#BookRiffs: The Four Agreements
I don't expect to actually review books here, but I thought I would write a little bit periodically about books that I've read and what I've taken from them. Don Miguel Ruiz's THE FOUR AGREEMENTS is the third instalment.
I'll be honest: I found a few parts of this book a little bit hokey. There's an assertion, for instance, that if only we loved more, war wouldn't exist, and while I suppose that's an okay argument in theory, to me it doesn't hold water in a world of, say, resource scarcity and hunger.
But with that said, I took a lot from this book and I refer to the agreements often since reading it.
I picked it up after two friends whose commitment to self improvement I admire recommended it. It's a quick read, and deceptively simple, and I think that's the root of its power.
The four agreements are:
Be impeccable (without sin) with your word.
Don't take it personally.
Don't make assumptions.
Always do your best.
Simple stuff, but definitely not easy to put into practice all the time. I am unkind to myself and gossip about others, for instance.
I definitely take things personally; whether it's the way my partner handled our breakup or a not-so-nice book review or even being turned down when I apply for an apartment.
I've found little setbacks and perceived slights can ruin my day, and if I remind myself that an insult, say, reveals more about the speaker than the recipient, or that I'm not defined by the critical response to my work, or that it would be impossible for a prospective landlord to be insulting me based on the email I sent--they don't even know me and they're likely swamped with applications and had to be brusque--it usually puts me in a better headspace almost immediately.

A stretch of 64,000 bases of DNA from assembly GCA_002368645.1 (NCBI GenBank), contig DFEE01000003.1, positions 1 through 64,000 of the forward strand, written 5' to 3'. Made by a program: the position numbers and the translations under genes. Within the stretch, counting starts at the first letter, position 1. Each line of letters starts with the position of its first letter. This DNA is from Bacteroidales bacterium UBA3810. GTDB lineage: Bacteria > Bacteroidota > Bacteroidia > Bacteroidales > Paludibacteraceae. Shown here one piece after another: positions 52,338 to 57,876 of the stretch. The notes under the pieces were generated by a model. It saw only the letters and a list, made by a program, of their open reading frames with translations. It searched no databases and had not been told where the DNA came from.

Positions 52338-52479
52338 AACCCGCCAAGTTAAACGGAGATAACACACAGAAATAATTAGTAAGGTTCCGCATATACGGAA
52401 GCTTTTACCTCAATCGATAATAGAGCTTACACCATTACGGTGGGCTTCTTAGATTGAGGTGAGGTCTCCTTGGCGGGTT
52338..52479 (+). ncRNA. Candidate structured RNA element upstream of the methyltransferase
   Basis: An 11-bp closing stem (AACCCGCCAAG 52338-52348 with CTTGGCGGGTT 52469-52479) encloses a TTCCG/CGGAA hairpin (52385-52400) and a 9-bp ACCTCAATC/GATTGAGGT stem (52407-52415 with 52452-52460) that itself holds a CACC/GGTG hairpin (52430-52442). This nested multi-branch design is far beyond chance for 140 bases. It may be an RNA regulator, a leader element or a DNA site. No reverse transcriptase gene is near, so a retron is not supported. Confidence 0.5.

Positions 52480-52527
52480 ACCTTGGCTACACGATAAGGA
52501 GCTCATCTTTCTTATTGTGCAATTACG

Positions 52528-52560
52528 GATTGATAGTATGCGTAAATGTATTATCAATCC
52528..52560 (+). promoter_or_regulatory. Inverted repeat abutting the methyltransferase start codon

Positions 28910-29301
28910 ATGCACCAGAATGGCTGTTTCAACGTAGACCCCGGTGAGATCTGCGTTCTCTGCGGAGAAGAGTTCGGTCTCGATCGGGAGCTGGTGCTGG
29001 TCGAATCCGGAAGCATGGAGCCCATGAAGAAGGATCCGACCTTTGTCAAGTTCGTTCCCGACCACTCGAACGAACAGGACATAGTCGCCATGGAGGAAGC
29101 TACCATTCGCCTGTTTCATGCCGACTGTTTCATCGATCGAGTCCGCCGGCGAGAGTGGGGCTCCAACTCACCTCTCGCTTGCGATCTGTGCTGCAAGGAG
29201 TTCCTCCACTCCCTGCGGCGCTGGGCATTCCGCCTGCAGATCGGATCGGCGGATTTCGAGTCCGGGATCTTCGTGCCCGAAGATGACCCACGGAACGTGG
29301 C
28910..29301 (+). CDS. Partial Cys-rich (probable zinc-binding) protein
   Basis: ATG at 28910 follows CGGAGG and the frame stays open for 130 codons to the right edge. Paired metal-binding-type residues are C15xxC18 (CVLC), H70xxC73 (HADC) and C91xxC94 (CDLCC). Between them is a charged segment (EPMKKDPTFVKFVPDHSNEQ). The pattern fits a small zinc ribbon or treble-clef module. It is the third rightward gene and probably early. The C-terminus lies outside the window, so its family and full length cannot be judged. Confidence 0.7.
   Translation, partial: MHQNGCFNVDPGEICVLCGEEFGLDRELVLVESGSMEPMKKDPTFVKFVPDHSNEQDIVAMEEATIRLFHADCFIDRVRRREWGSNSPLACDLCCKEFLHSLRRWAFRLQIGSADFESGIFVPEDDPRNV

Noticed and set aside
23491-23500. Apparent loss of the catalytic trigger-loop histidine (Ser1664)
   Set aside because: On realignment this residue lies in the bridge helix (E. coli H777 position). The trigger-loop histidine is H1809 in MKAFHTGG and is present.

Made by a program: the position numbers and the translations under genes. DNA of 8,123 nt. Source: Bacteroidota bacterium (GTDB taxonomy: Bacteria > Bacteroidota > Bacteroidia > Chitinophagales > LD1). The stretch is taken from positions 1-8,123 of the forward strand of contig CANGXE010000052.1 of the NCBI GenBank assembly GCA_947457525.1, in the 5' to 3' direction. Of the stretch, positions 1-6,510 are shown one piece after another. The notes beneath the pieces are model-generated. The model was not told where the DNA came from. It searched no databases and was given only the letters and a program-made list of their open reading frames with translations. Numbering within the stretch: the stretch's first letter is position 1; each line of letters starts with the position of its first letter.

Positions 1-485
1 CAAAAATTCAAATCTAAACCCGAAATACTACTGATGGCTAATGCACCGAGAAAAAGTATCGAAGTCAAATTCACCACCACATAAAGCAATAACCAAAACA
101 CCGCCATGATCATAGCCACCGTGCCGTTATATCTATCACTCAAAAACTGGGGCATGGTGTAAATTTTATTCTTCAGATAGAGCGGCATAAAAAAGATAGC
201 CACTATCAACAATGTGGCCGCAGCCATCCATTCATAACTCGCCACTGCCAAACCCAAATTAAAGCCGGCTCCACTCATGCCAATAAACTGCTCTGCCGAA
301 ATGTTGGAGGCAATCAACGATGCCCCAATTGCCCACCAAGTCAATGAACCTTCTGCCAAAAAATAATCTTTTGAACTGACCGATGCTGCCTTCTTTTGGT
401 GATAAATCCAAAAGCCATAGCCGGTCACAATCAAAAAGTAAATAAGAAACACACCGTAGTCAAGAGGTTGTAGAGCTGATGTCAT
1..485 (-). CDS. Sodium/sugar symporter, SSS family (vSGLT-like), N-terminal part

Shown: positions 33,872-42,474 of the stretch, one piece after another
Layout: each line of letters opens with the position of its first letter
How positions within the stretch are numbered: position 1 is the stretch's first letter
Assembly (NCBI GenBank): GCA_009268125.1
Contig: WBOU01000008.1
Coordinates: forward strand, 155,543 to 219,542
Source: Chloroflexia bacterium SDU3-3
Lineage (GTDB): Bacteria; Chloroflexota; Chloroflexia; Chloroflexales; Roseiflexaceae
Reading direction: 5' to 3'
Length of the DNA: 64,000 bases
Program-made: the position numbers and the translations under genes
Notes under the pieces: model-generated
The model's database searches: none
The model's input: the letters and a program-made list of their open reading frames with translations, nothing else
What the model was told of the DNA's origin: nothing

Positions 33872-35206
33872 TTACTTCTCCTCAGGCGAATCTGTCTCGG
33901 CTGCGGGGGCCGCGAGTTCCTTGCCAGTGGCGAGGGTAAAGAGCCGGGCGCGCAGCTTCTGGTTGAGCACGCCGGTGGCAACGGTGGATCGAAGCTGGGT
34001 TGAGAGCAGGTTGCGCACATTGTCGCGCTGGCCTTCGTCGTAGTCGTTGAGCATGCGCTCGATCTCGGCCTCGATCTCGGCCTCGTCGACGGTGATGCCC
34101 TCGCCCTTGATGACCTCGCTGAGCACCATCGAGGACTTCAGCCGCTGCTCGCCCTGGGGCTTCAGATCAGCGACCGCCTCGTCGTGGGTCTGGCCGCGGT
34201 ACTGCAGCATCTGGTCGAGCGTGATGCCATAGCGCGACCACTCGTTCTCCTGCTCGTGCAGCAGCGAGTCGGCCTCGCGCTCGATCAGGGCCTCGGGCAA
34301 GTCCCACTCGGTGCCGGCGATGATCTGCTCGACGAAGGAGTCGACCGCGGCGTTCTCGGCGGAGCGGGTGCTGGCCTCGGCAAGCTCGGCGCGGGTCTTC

I read this book just before my dad came back to the farm after taking a work placement in Alberta. I love my dad very much and think the world of him, but I tend to get stressed when we're living in the same space.
I think this is largely because I feel guilty that I don't see the world quite the same way he does (he's a walking dynamo who never slows down; I'm more than happy to waste an afternoon reading a book, for instance), and I feel obligated to bend my way of life to meet the way I think he wants me to live.
Guilt leads to stress leads to defensiveness leads to anger and conflict and unhappiness. What I took from this book was the motivation to:
1) Maintain a solid foundation of kindness toward myself, security in my own personhood, and compassion, patience and tolerance of my dad's own unique personality.
2) Don't take it personally when my dad's world view or expectations conflict with my own.
3) Rely on that security in my own personhood and my right to agency to communicate clearly with my dad and establish explicitly both what he expects from me and what I am willing to provide.
4) Do my best to meet my dad, adult to adult, by taking an active role in household management at the farm and by being a loving, supportive and cheerful family member; and to keep my stress in check by remembering the above.
As I write this, there have been a few speed bumps on the farm, but nothing serious, and I feel the dynamic here has improved considerably over previous occasions we've been together.
I definitely credit the book with inspiring me to change my approach, and I'm looking forward to implementing the four agreements more as I enter Phase 2 of #ProjectNomad and set back out into the world.